Alternately, the carbonation reaction can proceed until there is a final drop in conductivity and the reaction pH drops to about pH 6 to about pH 7, indicating r-PCC has formed. The r-PCC is collected by filtration and drying or collected as a slurry for use in a paper coating. R-PCC produced according to the present invention has a median particle size of about 0.2 to about 1 μm, while R-PCC produced from unmilled slaked lime has a median particle size of about 2 μm. The particle size distribution (as measured by the 75/25 particle size distribution slope, described below) was between about 1.7 to about 1.8.
In the case of this method, it is believed that the grinding of the slaked lime affects the lime dissolution rate and thus the nucleation rate of the calcium carbonate precipitation reaction. Therefore, the milling of the slaked lime tends to produce finer calcium carbonate and basic calcium carbonate particles.
As mentioned above, the rhombohedral form is particularly effective in imparting good optical performance (e.g., increasing the light scattering coefficient). Furthermore, it has been noted that for precipitated calcium carbonate having a rhombohedral morphology, there is an inverse relationship (within certain particle size ranges) between optical performance and particle size—smaller particle sizes leads to better optical performance. Additionally, it is preferred that this precipitated calcium carbonate have a narrow particle size distribution that results in a paper or coating structure that is a more efficient scatterer of light and, thus imparts enhanced optical performance properties, particularly opacity and gloss to paper products.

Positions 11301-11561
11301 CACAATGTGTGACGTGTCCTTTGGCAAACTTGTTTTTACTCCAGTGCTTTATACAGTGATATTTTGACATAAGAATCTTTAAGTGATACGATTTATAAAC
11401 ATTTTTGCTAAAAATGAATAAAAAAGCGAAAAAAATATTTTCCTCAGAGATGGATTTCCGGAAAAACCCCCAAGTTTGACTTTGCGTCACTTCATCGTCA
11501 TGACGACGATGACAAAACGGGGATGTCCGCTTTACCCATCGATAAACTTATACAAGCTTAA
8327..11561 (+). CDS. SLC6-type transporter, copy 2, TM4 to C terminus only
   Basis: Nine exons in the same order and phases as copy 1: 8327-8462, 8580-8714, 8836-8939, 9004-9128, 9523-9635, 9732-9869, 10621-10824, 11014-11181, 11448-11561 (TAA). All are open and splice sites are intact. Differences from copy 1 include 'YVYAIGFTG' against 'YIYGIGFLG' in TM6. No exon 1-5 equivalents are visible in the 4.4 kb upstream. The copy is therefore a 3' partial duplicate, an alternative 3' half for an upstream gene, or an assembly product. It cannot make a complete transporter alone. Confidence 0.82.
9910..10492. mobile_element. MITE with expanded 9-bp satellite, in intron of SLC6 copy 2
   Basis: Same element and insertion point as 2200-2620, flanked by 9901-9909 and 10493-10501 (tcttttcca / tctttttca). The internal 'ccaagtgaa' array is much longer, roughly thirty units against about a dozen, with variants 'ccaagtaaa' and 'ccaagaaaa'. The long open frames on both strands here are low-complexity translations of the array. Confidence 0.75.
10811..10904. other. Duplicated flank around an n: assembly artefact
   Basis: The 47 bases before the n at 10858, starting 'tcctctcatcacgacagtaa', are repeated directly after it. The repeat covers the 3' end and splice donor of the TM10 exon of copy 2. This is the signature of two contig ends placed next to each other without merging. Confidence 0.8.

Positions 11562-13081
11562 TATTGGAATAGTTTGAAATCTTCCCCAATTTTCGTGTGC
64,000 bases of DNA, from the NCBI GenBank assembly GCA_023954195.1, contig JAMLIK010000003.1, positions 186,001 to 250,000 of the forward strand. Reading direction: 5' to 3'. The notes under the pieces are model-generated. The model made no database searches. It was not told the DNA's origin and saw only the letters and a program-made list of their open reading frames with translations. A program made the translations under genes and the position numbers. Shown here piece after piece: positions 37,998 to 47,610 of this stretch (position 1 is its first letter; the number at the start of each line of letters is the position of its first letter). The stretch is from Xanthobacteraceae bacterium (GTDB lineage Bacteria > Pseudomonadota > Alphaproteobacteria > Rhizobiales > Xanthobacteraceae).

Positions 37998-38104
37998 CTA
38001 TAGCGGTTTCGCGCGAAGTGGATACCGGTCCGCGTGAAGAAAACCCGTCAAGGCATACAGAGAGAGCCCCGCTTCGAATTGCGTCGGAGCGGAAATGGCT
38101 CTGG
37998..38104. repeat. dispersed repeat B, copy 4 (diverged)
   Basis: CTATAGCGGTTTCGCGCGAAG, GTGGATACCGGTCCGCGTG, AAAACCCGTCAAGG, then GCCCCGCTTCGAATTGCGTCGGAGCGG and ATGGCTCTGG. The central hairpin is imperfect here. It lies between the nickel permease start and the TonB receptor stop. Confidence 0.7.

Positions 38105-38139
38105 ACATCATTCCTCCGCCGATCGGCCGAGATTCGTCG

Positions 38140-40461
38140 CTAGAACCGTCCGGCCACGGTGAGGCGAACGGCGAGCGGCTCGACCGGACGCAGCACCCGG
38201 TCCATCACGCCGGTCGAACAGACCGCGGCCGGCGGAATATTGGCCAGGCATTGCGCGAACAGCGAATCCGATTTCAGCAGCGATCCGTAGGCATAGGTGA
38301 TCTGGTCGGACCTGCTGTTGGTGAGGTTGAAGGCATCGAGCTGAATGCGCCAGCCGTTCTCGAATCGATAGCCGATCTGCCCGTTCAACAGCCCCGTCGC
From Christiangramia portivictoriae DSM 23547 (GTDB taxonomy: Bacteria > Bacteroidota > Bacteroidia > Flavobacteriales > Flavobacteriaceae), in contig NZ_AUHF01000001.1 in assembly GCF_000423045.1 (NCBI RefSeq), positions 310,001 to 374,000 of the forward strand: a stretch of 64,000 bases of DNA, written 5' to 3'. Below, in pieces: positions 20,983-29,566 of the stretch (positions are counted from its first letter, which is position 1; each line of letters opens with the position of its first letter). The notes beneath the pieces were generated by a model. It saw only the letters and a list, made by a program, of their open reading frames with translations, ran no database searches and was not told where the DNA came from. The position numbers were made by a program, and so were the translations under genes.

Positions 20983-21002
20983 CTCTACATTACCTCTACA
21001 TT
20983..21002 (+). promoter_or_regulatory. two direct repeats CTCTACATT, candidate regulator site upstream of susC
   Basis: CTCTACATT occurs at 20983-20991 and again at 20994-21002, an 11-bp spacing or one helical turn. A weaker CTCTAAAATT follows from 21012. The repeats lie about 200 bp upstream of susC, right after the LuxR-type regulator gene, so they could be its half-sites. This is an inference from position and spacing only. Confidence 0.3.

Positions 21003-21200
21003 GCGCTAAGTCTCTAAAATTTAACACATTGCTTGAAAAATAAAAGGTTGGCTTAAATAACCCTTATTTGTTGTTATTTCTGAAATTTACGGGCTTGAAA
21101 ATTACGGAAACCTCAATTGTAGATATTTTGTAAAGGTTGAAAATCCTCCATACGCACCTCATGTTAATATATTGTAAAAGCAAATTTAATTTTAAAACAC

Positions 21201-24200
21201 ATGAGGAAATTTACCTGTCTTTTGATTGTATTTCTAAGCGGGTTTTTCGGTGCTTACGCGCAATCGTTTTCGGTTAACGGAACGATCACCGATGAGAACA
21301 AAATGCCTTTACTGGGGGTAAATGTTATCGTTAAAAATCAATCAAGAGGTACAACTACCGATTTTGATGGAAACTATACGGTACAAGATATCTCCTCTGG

The second modified method is somewhat different. Basic calcium carbonate (“BCC”) is prepared by known precipitation techniques, at a temperature of about 8° C. to about 15° C., such as those described above and in H. Yamada, Journal of Pulp and Paper Technology Society Japan, 44, pages 62-69 (1990) and H. Yamada, Gypsum and Lime, 196 (1985), but with an additional step of milling the BCC after its formation, and then continuing the carbonation of the milled BCC until it has converted into rhombohedral precipitated calcium carbonate (“r-PCC”). Alternately, the BCC can be collected after milling, but before further carbonation for use in a paper coating composition. This milling of the BCC can be conveniently accomplished through wet milling by any mill known in the art, preferably by a horizontal or vertical media or bead mill, such as a Premier Mill. The primary particle size of the platy-shaped BCC before milling was between about 1 μm and 2 μm in diameter and about 0.18 μm in thickness and after milling was 0.4 to 0.8 μm in diameter and about 0.1 μm in thickness, as visually determined from an SEM photomicrograph. When the milled BCC is further carbonated to form r-PCC, the median particle size of the final r-PCC material prepared by this method is between about 0.5 to 1 μm and the primary particle size is less than about 1 μm, preferably about 0.1 to about 0.8 μm. This is compared to r-PCC formed from unmilled lime which has a median particle size of about 2 μm and a primary particle size of about 1-2.5 μm. The particle size distribution (as measured by the 75/25 particle size distribution slope, described below) was about 1.7.